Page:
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Google, the search engine giant, claimed today that it has reached a new milestone in search by extending its web index to over six billion items. This Google Index expansion includes 4.28 billion web pages, 880 million images, 845 million Usenet messages, and a growing collection of book-related information pages.

“Google Image Search has been significantly updated,” Sergey Brinn, Google co-founder and president or technology, said in a statement. “We’ve doubled the index to more than 880m images, enhanced search quality, and improved the user interface.”

Google’s collection of 6 billion items comprises 4.28 billion web pages, 880 million images, 845 million Usenet messages, and a growing collection of book-related information pages. Web surfers worldwide can now search across Google’s collection of items using the following services:

Google Web Search: The company’s flagship search service now offers 4.28 billion web pages. Google’s powerful and scalable technology searches this information and delivers a list of relevant results in an instant. Google Web Search also enables users to search for numerous non-HTML files, including PDF, Microsoft Office, and Corel documents.

Google Image Search: Comprising more than 880 million images, Google Image Search enables users to find electronic images relevant to a wide variety of topics. Advanced features include search by image size, format (JPEG and/or GIF), coloration, and the ability to restrict searches to specific sites or domains.

Google Groups: This 20-year archive of Usenet conversations is the largest of its kind and serves as a powerful reference tool, while offering insight into the history and culture of the Internet. Google Groups offers more than 845 million postings in more than 35,000 topical categories.

Google Print: A test service that enables Google users to immediately access a range of book related information, such as first chapters, reviews, and bibliographic information. These pages also offer users links to directly purchase titles.

With more than 4 billion web pages indexed, Google maintains its search market leader by both web pages and market share.

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Google Selling Motorola Mobility To Lenovo For $2.9 Billion

Well this is an interesting turn of events. It appears that Google has decided to sell its Motorola Mobility arm to electronics giant Lenovo for $2.91 billion. The deal is said to include the entire Motorola division and some 10,000 of its 17,000 patents.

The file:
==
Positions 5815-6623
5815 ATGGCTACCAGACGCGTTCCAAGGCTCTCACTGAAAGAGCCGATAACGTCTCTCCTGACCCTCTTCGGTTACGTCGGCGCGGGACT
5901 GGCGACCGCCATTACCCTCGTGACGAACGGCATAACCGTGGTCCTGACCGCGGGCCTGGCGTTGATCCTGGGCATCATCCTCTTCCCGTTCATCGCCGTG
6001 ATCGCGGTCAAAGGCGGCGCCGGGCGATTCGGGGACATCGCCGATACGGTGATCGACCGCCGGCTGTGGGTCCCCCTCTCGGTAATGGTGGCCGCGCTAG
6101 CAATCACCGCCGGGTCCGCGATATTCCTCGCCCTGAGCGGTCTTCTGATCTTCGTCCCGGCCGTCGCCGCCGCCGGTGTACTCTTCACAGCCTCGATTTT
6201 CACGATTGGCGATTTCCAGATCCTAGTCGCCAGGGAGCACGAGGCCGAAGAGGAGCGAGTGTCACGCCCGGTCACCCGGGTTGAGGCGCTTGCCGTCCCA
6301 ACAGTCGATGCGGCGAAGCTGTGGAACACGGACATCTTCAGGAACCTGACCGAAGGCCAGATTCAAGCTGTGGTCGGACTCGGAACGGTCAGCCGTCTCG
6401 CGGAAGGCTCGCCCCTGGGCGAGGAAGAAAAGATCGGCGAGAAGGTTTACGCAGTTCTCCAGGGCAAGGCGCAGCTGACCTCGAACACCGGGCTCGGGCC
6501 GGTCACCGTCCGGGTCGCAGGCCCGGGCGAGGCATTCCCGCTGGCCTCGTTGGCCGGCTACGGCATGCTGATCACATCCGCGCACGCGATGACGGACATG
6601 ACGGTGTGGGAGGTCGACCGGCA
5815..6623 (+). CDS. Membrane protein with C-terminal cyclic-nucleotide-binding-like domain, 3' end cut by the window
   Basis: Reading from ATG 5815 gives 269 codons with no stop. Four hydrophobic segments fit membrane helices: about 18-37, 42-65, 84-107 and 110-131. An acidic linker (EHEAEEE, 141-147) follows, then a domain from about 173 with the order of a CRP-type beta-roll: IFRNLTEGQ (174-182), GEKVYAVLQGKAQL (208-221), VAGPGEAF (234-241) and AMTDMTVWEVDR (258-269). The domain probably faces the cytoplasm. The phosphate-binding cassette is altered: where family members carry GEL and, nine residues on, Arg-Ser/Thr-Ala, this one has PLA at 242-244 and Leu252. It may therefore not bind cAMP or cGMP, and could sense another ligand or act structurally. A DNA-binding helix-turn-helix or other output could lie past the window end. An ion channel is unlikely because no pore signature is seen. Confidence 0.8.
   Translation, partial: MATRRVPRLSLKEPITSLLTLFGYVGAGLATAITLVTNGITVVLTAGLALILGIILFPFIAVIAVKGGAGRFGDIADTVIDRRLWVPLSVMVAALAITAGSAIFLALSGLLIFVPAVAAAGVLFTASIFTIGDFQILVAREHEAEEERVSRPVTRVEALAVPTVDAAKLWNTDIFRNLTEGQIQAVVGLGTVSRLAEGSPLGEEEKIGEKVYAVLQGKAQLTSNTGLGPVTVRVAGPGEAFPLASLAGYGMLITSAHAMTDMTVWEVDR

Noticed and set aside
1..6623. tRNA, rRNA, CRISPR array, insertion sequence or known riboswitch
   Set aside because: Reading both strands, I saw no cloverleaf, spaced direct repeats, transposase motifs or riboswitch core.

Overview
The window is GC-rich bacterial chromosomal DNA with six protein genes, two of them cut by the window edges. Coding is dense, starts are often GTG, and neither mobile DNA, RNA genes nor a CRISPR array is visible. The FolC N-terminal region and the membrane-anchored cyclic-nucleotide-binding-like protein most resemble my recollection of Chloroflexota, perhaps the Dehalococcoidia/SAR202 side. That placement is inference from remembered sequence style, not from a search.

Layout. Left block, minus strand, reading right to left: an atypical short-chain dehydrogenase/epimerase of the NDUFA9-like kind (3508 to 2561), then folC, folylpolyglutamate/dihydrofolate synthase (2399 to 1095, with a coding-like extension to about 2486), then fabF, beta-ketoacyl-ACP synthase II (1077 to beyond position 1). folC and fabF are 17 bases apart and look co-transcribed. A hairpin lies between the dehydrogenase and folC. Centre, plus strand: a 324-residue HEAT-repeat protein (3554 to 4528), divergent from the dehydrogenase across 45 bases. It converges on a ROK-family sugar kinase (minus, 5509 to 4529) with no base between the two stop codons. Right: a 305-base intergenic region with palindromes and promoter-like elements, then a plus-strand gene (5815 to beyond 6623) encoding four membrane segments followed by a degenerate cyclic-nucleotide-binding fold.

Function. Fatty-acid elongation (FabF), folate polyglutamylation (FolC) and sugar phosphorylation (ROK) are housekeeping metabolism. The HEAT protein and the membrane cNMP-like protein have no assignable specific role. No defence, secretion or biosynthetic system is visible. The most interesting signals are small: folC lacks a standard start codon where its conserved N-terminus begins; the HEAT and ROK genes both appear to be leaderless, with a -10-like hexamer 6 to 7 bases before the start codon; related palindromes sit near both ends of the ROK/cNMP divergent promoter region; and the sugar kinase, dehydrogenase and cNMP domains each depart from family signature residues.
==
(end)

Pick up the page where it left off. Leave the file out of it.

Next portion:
If the deal gets approved, Google would be selling Motorola for far less than the $12.5 billion it paid for it back in 2011. It looks like it’s holding on to some of Motorola’s IP though, and retaining licenses to its other patents, so it wouldn’t be a total loss…

Google CEO Larry Page confirmed the sale in a blog post:

“We’ve just signed an agreement to sell Motorola to Lenovo for $2.91 billion. As this is an important move for Android users everywhere, I wanted to explain why in detail.

We acquired Motorola in 2012 to help supercharge the Android ecosystem by creating a stronger patent portfolio for Google and great smartphones for users. Over the past 19 months, Dennis Woodside and the Motorola team have done a tremendous job reinventing the company. They’ve focused on building a smaller number of great (and great value) smartphones that consumers love. Both the Moto G and the Moto X are doing really well, and I’m very excited about the smartphone lineup for 2014. And on the intellectual property side, Motorola’s patents have helped create a level playing field, which is good news for all Android’s users and partners.

But the smartphone market is super competitive, and to thrive it helps to be all-in when it comes to making mobile devices. It’s why we believe that Motorola will be better served by Lenovo—which has a rapidly growing smartphone business and is the largest (and fastest-growing) PC manufacturer in the world. This move will enable Google to devote our energy to driving innovation across the Android ecosystem, for the benefit of smartphone users everywhere. As a side note, this does not signal a larger shift for our other hardware efforts. The dynamics and maturity of the wearable and home markets, for example, are very different from that of the mobile industry. We’re excited by the opportunities to build amazing new products for users within these emerging ecosystems.

Lenovo has the expertise and track record to scale Motorola into a major player within the Android ecosystem. They have a lot of experience in hardware, and they have global reach. In addition, Lenovo intends to keep Motorola’s distinct brand identity—just as they did when they acquired ThinkPad from IBM in 2005. Google will retain the vast majority of Motorola’s patents, which we will continue to use to defend the entire Android ecosystem.